Right-sizing fluxonium against charge noise

@article{Mizel2019RightsizingFA,
  title={Right-sizing fluxonium against charge noise},
  author={Ari Mizel and Yariv Yanay},
  journal={arXiv: Quantum Physics},
  year={2019}
}
We analyze the charge-noise induced coherence time $T_2$ of the fluxonium qubit as a function of the number of array junctions in the device, $N$. The pure dephasing rate decreases with $N$, but we find that the relaxation rate increases, so $T_2$ achieves an optimum as a function of $N$. This optimum can be much smaller than the number typically chosen in experiments, yielding a route to improved fluxonium coherence and simplified device fabrication at the same time. 

Figures from this paper

Surpassing the Resistance Quantum with a Geometric Superinductor

The superconducting circuit community has recently discovered the promising potential of superinductors. These circuit elements have a characteristic impedance exceeding the resistance quantum

Fractional Josephson effect versus fractional charge in superconducting–normal metal hybrid circuits

Fractionally charged excitations play a central role in condensed matter physics, and can be probed in different ways. If transport occurs via dissipation-less supercurrents, they manifest as a

Compact description of quantum phase slip junctions

Quantum circuit theory is a powerful and ever-evolving tool to predict the dynamics of superconducting circuits. In its language, quantum phase slips (QPSs) are famously considered to be the exact

Majorana fermions revealing the true nature of quantum phase slip junctions

Quantum circuit theory is a powerful and ever-evolving tool to predict the dynamics of superconducting circuits. In its language, quantum phase slips are famously considered to be the exact dual to

Geometric Superinductance Qubits: Controlling Phase Delocalization across a Single Josephson Junction

There are two elementary superconducting qubit types that derive directly from the quantum harmonic oscillator. In one, the inductor is replaced by a nonlinear Josephson junction to realize the

Charge quantization and detector resolution

Charge quantization, or the absence thereof, is a central theme in quantum circuit theory, with dramatic consequences for the predicted circuit dynamics. Very recently, the question of whether or not

References

SHOWING 1-10 OF 46 REFERENCES

High-Coherence Fluxonium Qubit

We report superconducting fluxonium qubits with coherence times largely limited by energy relaxation and reproducibly satisfying T2 > 100 microseconds (T2 > 300 microseconds in one device). Moreover,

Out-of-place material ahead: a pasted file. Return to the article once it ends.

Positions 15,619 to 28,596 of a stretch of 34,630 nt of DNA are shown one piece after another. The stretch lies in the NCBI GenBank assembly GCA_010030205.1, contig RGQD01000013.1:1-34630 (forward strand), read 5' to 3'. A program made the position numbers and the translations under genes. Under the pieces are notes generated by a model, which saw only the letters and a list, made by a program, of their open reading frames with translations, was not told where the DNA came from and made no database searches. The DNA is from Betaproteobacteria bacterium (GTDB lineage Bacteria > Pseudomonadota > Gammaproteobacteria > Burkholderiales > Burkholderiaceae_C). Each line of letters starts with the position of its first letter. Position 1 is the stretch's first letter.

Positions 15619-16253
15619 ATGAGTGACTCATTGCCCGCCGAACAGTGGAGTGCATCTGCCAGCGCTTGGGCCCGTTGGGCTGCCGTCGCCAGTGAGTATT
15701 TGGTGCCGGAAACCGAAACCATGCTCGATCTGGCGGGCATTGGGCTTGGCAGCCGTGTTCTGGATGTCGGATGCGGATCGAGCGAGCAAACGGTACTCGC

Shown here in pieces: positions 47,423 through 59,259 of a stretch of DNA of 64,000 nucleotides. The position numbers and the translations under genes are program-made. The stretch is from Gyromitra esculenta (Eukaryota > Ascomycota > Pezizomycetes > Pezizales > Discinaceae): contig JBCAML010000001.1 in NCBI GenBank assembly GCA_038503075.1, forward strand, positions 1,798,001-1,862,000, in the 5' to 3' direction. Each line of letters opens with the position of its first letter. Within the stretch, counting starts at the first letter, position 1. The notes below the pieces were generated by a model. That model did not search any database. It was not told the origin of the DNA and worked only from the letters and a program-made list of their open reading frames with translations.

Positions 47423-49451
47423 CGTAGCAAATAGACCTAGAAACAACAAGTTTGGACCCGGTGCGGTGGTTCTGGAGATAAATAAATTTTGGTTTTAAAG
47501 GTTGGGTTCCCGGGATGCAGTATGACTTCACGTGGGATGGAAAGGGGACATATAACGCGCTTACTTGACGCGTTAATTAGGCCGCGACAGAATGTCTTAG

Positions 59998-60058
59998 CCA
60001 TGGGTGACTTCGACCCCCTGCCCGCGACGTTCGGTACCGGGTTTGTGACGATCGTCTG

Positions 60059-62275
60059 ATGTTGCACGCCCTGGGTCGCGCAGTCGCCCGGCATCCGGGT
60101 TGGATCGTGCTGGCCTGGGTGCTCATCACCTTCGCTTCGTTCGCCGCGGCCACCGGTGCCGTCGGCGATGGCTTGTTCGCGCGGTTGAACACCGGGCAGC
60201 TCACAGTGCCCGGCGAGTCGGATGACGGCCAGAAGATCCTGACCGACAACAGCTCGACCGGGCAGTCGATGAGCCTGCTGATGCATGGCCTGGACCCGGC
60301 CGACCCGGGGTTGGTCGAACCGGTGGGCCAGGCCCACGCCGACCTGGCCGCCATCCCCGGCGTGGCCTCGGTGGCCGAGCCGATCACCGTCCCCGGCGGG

1/f Flux noise in Josephson phase qubits.

A new method to measure 1/f noise in Josephson quantum bits (qubits) that yields low-frequency spectra below 1 Hz and shows the dominant noise source to be flux noise and not junction critical-current noise.

Nanowire Superinductance Fluxonium Qubit.

A crossover in the lifetime limiting mechanism from capacitive to inductive losses is found and is explained by means of a multimode theory accounting for the distributed nature of the superinductance and the effect of the circuit nonlinearity to all orders in the Josephson potential.

Charge-insensitive qubit design derived from the Cooper pair box

Short dephasing times pose one of the main challenges in realizing a quantum computer. Different approaches have been devised to cure this problem for superconducting qubits, a prime example being

Fluxonium: Single Cooper-Pair Circuit Free of Charge Offsets

A new superconducting artificial atom is realized that is totally insensitive to offset charges, yet its energy levels manifest the anharmonic structure associated with single Cooper-pair effects, a useful component for solid-state quantum computation.

Realization of a Λ System with Metastable States of a Capacitively Shunted Fluxonium.

A Λ system in a superconducting circuit, with metastable states exhibiting lifetimes up to 8 ms, is realized, realized by adding a capacitive shunt to the original circuit design.

Collective modes in the fluxonium qubit

Superconducting qubit designs vary in complexity from single- and few-junction systems, such as the transmon and flux qubits, to the many-junction fluxonium. Here, we consider the question of whether

The flux qubit revisited to enhance coherence and reproducibility

The design and fabrication of the superconducting flux qubit is revisited, achieving a planar device with broad-frequency tunability, strong anharmonicity, high reproducibility and relaxation times in excess of 40 μs at its flux-insensitive point.

Superconducting persistent-current qubit

We present the design of a superconducting qubit that has circulating currents of opposite sign as its two states. The circuit consists of three nanoscale aluminum Josephson junctions connected in a

Demonstration of Protection of a Superconducting Qubit from Energy Decay.

A multilevel fluxonium artificial atom is designed such that the qubit's transition dipole can be exponentially suppressed by flux tuning, while it continues to dispersively interact with a cavity mode by virtual transitions to the noncomputational states.